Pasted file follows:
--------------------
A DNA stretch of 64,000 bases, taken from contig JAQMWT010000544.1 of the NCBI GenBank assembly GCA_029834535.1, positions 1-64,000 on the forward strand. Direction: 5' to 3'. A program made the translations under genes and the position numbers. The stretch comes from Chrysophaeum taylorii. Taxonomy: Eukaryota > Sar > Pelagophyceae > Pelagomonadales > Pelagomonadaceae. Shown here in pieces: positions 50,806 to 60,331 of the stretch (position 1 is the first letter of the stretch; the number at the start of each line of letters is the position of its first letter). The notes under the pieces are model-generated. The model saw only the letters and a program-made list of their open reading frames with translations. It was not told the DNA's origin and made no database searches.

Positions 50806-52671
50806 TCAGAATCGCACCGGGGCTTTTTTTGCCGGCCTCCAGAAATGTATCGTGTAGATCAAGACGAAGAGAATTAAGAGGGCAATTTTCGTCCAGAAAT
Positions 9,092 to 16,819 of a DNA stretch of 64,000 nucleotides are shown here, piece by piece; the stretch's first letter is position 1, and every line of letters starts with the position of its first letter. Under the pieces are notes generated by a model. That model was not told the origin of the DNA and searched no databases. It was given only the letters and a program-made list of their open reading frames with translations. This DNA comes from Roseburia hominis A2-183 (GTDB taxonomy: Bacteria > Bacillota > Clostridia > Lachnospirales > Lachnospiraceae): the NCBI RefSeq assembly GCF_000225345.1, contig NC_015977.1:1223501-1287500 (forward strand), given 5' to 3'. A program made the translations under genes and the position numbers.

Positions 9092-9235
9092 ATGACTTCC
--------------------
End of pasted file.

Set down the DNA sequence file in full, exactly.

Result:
A DNA stretch of 64,000 bases, taken from contig JAQMWT010000544.1 of the NCBI GenBank assembly GCA_029834535.1, positions 1-64,000 on the forward strand. Direction: 5' to 3'. A program made the translations under genes and the position numbers. The stretch comes from Chrysophaeum taylorii. Taxonomy: Eukaryota > Sar > Pelagophyceae > Pelagomonadales > Pelagomonadaceae. Shown here in pieces: positions 50,806 to 60,331 of the stretch (position 1 is the first letter of the stretch; the number at the start of each line of letters is the position of its first letter). The notes under the pieces are model-generated. The model saw only the letters and a program-made list of their open reading frames with translations. It was not told the DNA's origin and made no database searches.

Positions 50806-52671
50806 TCAGAATCGCACCGGGGCTTTTTTTGCCGGCCTCCAGAAATGTATCGTGTAGATCAAGACGAAGAGAATTAAGAGGGCAATTTTCGTCCAGAAAT
Positions 9,092 to 16,819 of a DNA stretch of 64,000 nucleotides are shown here, piece by piece; the stretch's first letter is position 1, and every line of letters starts with the position of its first letter. Under the pieces are notes generated by a model. That model was not told the origin of the DNA and searched no databases. It was given only the letters and a program-made list of their open reading frames with translations. This DNA comes from Roseburia hominis A2-183 (GTDB taxonomy: Bacteria > Bacillota > Clostridia > Lachnospirales > Lachnospiraceae): the NCBI RefSeq assembly GCF_000225345.1, contig NC_015977.1:1223501-1287500 (forward strand), given 5' to 3'. A program made the translations under genes and the position numbers.

Positions 9092-9235
9092 ATGACTTCC